doi:10.1038/nindia.2014.38 Published online 21 March 2014
Researchers have fabricated ultrafine indium-oxide–tin nanowires on substrates such as silicon, glass, stainless steel and copper foil1 . The nanowires are transparent at visible and near-infrared wavelengths, making them potentially useful for developing various optoelectronic devices.
Studies have shown that cracks readily form in thin-film electrodes on bending, degrading the performance of electronic devices. However, reports demonstrate that networks of nanowires or nanotubes offer superior mechanical properties to thin-film electrodes, and thus have the potential to enhance the performance of electronic devices.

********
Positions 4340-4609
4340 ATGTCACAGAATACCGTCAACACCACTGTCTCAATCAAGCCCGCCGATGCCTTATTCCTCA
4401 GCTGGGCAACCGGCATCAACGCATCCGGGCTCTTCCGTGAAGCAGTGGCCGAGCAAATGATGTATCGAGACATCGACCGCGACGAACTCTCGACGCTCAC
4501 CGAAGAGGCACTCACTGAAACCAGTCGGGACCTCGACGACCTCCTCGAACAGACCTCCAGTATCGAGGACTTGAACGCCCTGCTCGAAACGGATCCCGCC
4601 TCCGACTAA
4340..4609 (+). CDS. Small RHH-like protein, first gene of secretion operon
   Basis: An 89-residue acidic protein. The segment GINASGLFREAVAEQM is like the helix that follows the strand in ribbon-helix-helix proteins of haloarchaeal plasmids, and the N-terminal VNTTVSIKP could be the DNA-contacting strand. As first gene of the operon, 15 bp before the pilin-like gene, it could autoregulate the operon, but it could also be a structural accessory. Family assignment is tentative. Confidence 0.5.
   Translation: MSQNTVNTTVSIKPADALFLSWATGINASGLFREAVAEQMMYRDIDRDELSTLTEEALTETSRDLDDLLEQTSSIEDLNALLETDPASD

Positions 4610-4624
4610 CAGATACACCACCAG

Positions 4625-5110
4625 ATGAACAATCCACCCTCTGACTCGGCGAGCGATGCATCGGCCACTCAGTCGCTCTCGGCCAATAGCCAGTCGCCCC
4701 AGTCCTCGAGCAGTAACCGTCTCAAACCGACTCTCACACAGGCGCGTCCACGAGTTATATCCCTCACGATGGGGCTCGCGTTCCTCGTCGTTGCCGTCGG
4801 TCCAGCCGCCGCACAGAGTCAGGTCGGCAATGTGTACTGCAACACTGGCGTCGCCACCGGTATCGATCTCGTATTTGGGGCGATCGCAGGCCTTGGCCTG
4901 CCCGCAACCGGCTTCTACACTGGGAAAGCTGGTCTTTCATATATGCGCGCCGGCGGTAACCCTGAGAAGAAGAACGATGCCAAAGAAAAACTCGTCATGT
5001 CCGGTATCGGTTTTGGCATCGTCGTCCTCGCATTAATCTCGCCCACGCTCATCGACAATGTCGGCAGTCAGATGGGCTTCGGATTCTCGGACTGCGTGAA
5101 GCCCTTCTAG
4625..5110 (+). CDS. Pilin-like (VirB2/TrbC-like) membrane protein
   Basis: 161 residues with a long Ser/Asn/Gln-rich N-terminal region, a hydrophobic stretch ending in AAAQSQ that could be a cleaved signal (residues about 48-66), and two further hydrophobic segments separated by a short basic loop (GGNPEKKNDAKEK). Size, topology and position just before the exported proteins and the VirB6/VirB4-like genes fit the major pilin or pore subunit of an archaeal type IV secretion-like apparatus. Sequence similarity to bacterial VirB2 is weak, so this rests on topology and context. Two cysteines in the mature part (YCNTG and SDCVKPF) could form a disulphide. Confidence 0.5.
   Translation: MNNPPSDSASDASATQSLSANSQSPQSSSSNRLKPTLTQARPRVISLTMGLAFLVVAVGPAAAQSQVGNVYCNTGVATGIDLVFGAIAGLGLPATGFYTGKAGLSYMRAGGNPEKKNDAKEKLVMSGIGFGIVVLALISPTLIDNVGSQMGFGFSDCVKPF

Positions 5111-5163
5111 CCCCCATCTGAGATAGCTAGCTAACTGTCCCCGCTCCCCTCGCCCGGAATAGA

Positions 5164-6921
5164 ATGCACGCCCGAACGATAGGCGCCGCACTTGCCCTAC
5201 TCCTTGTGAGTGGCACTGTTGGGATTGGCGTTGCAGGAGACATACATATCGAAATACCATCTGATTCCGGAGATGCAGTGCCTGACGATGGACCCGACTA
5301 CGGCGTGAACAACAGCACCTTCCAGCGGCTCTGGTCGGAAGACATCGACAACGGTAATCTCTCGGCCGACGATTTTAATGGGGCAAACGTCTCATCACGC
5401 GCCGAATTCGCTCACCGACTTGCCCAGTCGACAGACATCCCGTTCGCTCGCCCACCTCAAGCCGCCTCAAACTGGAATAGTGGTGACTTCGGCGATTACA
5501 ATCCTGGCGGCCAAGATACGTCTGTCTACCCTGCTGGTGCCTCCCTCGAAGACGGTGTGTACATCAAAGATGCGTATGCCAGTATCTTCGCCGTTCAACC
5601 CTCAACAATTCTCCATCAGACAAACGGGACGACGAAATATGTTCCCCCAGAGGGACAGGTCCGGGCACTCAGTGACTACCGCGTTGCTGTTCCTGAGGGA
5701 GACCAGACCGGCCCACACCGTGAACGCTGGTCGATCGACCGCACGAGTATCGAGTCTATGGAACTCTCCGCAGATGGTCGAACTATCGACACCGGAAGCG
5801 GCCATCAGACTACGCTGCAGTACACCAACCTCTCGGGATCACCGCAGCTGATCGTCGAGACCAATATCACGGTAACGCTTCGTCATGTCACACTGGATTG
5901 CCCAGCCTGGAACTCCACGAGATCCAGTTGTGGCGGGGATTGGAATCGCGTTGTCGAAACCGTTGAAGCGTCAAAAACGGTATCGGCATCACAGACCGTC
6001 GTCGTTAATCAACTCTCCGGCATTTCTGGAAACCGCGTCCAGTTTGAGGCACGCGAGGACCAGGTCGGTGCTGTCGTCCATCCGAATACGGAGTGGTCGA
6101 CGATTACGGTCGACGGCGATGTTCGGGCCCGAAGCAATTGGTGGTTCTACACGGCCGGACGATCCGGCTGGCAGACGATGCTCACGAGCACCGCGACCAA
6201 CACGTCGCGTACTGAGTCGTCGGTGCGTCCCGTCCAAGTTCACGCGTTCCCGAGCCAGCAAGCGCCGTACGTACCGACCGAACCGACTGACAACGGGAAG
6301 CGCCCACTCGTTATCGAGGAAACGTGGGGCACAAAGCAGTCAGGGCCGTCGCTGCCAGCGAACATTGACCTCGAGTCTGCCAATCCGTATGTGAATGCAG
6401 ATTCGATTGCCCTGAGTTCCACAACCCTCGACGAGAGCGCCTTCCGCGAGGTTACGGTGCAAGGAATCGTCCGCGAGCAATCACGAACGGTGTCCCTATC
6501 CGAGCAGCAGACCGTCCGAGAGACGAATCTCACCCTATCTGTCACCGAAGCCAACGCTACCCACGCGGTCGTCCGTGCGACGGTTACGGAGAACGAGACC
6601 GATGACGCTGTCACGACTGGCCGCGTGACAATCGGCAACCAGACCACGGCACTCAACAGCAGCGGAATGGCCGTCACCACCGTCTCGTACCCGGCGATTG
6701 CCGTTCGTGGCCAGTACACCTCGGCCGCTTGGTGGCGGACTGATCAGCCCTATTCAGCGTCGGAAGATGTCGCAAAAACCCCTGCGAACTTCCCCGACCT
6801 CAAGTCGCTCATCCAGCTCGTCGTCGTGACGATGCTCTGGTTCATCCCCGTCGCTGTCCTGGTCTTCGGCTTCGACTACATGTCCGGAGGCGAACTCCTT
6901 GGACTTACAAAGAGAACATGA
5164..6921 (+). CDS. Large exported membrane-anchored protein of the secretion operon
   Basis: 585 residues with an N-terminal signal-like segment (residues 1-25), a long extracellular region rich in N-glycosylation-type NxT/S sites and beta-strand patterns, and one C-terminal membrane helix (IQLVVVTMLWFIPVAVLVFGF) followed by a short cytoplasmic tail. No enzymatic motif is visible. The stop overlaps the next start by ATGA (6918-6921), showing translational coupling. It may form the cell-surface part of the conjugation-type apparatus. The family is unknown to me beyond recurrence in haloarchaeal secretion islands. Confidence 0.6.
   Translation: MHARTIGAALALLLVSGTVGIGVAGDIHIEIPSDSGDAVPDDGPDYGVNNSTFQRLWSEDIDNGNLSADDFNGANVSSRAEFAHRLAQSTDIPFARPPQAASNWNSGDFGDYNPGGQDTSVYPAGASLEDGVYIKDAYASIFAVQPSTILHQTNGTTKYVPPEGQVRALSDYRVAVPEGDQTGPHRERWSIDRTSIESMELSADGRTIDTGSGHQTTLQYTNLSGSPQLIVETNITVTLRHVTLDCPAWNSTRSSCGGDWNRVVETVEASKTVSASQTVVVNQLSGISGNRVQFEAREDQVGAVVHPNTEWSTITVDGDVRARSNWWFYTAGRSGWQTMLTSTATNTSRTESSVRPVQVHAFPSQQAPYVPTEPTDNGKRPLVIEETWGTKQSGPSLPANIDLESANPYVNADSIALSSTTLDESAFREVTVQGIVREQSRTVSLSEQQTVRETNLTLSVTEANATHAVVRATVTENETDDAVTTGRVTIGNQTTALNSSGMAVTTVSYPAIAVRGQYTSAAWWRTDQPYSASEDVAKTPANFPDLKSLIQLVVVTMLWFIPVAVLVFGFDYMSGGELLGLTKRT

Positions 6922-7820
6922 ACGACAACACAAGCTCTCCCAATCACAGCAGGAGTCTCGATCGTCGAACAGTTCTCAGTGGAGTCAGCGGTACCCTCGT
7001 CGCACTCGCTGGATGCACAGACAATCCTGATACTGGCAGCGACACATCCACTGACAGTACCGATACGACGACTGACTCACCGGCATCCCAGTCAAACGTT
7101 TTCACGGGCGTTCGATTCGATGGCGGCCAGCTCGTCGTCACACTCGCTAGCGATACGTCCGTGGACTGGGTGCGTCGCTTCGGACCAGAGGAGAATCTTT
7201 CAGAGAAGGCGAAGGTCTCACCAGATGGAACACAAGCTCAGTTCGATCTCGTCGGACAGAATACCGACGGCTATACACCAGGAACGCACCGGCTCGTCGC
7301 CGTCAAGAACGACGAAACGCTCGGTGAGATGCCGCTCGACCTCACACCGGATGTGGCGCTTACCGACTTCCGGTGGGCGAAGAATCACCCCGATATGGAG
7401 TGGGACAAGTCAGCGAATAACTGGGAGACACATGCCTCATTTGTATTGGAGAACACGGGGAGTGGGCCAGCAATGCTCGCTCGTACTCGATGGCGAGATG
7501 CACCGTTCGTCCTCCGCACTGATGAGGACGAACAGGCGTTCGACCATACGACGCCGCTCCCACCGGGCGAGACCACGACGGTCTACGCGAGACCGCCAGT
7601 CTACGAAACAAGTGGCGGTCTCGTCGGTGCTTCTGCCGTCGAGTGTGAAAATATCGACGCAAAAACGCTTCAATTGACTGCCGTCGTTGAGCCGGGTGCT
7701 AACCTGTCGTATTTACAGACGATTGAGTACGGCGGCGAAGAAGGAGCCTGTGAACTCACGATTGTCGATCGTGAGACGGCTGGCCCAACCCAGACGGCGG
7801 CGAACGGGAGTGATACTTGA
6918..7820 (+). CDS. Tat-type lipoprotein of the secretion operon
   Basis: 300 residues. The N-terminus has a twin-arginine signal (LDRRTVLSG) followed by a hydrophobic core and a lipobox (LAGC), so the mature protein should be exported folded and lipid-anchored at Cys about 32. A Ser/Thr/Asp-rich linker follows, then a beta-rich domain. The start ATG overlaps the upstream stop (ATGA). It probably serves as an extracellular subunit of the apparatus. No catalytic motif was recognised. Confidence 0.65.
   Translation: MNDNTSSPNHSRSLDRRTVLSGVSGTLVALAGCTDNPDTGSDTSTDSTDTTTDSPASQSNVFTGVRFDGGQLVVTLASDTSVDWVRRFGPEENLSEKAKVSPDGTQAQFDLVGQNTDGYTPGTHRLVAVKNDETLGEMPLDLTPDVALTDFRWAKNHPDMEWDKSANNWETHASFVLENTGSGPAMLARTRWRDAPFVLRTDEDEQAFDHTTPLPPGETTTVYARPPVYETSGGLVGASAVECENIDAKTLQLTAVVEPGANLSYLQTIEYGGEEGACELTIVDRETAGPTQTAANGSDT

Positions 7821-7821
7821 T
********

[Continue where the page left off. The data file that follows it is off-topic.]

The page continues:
To exploit this superiority of nanowires over thin films, the researchers grew nanowires from an alloy of tin and indium oxide on substrates at low substrates temperatures in the range 150–450 °C without using any catalysts or additional oxygen. They then explored the transmission properties of the nanowires at visible and near-infrared wavelengths. The optical and electrical properties of nanowire films grown on glass substrates were investigated.
At visible and near-infrared wavelengths, the nanowire films showed less reflection than a bare glass substrate. This low reflection may be attributed to light trapping in the nanowires. All the nanowire films exhibited good antireflection properties.
The indium oxide and tin alloy acted as a self-catalyst for nanowire growth. The nanowires had a uniform morphology over the whole substrate, and the films were highly transparent. This large-area growth is expected to find use in industrial applications. "These nanowire films will be useful for fabricating light-emitting diodes, dye-sensitized solar cells and flat-panel displays," says R. Rakesh Kumar, a co-author of the study.